Israeli strike on Lebanon kills two journalists, civilian
The two journalists, Farah Omar and Rabih al-Maamari from the Al-Mayadeen network, were killed while reporting on the outskirts of the town of Tayr Harfa – about 3.5 kilometres from the Lebanese-Israeli border. The identity of the civilian killed was still unknown by the time of publishing.
Israel and Hezbollah and its allied Palestinian groups have been engaging in tit-for-tat rocket exchanges along the border since 8 October. Although initially limited in scale, daily strikes have grown in intensity and have reached as far as 40 kilometres from the border in Israel.
A video of the site where they were struck shows three bodies strewn in an open field, a camera mounted on a tripod that has been set ablaze and press vests scattered around the impact crater.
Israel had previously struck a gathering of journalists on 13 October, killing Essam Abdullah of Reuters and seriously wounding three other journalists from Agency France Press and Al Jazeera. Reporters Without Borders (RSF) concluded that the journalists were clearly identifiable as press, and that the missiles that struck them came from Israel.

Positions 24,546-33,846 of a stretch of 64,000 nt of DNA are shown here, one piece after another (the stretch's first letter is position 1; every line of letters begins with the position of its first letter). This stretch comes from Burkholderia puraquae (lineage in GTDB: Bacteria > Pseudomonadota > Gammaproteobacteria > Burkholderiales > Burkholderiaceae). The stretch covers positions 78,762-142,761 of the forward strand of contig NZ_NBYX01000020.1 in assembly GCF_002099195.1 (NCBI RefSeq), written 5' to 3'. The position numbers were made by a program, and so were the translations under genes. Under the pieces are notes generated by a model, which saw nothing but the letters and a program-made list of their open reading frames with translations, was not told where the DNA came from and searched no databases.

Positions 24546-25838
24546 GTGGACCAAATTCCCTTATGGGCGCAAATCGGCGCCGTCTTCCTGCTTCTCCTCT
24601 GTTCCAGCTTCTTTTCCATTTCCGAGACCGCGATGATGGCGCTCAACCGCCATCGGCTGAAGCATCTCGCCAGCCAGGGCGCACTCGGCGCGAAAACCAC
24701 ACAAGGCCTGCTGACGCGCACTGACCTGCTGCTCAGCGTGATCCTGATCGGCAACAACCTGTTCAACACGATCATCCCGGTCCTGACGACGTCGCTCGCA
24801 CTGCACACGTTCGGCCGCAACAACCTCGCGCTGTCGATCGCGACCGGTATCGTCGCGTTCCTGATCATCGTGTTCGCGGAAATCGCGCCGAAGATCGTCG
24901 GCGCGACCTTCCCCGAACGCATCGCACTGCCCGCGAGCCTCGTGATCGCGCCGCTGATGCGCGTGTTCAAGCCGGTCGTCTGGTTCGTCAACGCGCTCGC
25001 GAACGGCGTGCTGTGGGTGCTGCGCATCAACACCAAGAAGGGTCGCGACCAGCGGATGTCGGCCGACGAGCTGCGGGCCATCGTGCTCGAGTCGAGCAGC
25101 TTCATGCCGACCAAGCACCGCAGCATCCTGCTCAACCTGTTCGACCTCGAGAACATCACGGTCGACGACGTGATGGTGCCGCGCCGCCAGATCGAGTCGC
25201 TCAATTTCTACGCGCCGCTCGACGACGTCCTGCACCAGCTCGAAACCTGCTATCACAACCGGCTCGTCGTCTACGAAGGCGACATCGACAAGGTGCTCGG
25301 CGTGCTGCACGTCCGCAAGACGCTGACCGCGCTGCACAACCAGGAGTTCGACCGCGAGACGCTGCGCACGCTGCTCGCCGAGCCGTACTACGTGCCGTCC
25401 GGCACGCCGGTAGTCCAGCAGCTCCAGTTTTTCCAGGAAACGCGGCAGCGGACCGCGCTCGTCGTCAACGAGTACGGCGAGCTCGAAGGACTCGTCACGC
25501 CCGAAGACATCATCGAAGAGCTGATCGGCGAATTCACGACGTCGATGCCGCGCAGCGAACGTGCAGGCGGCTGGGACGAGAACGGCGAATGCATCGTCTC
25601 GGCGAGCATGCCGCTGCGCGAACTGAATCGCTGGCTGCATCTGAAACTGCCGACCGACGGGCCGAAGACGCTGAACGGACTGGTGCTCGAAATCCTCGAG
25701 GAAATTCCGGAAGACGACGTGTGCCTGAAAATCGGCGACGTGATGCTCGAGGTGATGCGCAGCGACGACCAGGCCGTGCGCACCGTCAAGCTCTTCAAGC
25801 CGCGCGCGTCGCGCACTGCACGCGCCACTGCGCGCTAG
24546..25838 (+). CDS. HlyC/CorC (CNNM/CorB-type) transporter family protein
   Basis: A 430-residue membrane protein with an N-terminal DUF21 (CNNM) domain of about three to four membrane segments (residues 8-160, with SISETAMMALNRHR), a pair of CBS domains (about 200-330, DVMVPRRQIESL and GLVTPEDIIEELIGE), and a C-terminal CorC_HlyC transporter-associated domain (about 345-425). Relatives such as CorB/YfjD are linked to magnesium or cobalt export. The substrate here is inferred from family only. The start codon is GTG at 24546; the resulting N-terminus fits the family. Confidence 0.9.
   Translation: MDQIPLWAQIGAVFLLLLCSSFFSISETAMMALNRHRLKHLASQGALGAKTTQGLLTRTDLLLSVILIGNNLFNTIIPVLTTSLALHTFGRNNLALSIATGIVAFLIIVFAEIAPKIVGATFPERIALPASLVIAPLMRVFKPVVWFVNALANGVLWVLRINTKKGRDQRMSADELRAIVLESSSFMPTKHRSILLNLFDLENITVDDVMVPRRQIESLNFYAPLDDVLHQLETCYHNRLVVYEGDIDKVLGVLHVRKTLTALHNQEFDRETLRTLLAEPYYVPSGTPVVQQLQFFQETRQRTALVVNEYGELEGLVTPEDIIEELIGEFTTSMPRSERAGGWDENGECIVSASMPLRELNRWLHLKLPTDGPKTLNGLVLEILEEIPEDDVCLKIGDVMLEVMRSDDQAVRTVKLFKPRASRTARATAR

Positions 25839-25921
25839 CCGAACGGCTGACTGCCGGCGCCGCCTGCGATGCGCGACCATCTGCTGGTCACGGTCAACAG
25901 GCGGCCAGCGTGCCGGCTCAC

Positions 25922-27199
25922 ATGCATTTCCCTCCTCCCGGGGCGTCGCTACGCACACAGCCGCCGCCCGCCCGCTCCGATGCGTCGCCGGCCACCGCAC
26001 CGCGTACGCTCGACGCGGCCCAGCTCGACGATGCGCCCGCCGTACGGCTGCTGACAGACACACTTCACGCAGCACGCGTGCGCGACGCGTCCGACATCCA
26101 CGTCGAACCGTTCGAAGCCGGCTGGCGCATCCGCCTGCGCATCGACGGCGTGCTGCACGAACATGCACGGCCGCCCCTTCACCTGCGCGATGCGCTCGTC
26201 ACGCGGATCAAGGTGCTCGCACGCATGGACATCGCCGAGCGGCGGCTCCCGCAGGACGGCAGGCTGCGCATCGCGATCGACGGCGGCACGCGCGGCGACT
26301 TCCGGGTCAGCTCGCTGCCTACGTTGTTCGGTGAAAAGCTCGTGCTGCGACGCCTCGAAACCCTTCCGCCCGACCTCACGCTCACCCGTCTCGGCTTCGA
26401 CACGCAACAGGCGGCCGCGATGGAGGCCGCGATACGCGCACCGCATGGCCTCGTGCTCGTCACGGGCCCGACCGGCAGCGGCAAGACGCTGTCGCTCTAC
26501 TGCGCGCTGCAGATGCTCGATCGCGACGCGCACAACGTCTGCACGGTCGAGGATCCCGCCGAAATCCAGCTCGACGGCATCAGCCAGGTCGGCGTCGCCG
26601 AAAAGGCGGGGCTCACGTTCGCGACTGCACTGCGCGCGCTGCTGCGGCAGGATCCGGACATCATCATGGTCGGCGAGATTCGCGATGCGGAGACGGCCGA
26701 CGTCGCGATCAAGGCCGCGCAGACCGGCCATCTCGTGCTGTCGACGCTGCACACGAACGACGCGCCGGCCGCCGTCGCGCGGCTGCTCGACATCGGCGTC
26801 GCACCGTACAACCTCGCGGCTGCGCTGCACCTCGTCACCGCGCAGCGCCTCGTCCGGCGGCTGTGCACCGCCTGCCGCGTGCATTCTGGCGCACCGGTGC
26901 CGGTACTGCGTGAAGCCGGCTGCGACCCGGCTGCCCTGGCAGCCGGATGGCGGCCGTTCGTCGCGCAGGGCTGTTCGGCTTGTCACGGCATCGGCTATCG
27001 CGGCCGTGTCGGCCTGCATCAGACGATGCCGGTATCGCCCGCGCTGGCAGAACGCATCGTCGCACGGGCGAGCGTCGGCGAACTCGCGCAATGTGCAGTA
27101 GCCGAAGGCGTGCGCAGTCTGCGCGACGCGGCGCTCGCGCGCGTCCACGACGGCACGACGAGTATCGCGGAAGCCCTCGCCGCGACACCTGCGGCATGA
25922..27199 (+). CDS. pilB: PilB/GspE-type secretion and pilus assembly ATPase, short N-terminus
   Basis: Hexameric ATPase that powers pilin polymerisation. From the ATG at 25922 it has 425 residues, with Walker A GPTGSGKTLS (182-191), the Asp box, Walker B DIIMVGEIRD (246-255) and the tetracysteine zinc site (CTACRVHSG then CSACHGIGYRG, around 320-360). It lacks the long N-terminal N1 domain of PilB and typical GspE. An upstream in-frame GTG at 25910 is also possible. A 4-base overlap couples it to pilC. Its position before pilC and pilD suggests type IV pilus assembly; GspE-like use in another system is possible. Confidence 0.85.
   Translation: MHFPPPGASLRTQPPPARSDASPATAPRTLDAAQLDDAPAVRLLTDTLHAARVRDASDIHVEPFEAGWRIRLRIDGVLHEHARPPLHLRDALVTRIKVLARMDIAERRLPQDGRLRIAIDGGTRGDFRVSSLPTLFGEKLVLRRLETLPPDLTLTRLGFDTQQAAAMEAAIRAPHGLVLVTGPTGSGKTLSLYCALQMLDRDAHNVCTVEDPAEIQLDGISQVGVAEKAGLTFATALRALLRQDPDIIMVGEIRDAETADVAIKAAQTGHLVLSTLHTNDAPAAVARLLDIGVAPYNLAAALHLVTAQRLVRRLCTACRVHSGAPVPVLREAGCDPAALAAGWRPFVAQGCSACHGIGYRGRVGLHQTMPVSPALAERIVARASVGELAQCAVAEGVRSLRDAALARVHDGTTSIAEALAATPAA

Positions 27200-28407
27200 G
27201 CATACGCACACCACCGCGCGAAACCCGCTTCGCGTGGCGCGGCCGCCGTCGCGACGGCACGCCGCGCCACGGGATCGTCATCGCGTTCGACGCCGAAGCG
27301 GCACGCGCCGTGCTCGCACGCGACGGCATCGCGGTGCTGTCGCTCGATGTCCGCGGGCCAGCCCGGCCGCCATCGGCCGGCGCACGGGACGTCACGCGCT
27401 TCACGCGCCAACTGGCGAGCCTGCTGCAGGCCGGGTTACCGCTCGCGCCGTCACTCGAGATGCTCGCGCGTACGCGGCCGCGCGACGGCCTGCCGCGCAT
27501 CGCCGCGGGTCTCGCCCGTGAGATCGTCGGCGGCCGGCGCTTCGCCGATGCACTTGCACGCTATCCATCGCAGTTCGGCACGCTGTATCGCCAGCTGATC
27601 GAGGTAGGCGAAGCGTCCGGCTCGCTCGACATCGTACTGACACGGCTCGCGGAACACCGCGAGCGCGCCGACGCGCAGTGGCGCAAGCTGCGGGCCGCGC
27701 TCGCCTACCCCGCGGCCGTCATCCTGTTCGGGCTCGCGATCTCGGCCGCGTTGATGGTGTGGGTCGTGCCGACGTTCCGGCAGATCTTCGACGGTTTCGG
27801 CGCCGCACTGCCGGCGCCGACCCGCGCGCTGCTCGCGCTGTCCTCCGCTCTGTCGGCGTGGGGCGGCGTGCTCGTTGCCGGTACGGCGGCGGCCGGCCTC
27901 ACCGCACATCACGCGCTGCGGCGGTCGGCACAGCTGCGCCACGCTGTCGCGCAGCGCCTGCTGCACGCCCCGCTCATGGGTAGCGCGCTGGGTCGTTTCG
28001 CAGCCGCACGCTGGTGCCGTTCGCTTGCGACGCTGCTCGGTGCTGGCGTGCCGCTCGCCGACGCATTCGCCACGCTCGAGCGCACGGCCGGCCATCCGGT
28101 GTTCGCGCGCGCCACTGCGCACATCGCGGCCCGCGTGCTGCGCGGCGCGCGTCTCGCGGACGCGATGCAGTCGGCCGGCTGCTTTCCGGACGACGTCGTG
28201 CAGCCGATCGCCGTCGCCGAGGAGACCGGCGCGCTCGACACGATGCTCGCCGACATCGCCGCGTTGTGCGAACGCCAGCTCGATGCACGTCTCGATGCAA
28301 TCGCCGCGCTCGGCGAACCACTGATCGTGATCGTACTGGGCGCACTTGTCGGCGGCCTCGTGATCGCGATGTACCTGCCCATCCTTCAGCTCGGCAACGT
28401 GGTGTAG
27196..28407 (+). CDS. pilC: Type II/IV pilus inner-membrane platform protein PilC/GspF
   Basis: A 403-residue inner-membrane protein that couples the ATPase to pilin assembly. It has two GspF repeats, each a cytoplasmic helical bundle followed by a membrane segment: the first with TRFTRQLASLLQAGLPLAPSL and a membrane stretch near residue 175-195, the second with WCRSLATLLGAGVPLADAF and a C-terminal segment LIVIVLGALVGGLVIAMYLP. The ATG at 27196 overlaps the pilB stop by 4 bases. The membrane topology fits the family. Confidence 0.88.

The Israeli Envoy to the UN said that Israel "would never want to hit or kill or shoot any journalist … but we're in a state of war, things might happen," and promised the country would investigate.
A month later on 13 November, an Israeli drone struck metres away from a gathering of journalists in the town of Yaroun, resulting in light injuries.
A total of 43 journalists have been killed in Lebanon and Gaza since the beginning of Israel-Gaza war on 7 October, according to RSF.
RSF has urged Israeli authorities to protect journalists, particularly in the Gaza strip, saying Israel has "not hidden its lack of interest in protecting [journalists]."
The intentional targeting of journalists is a war crime.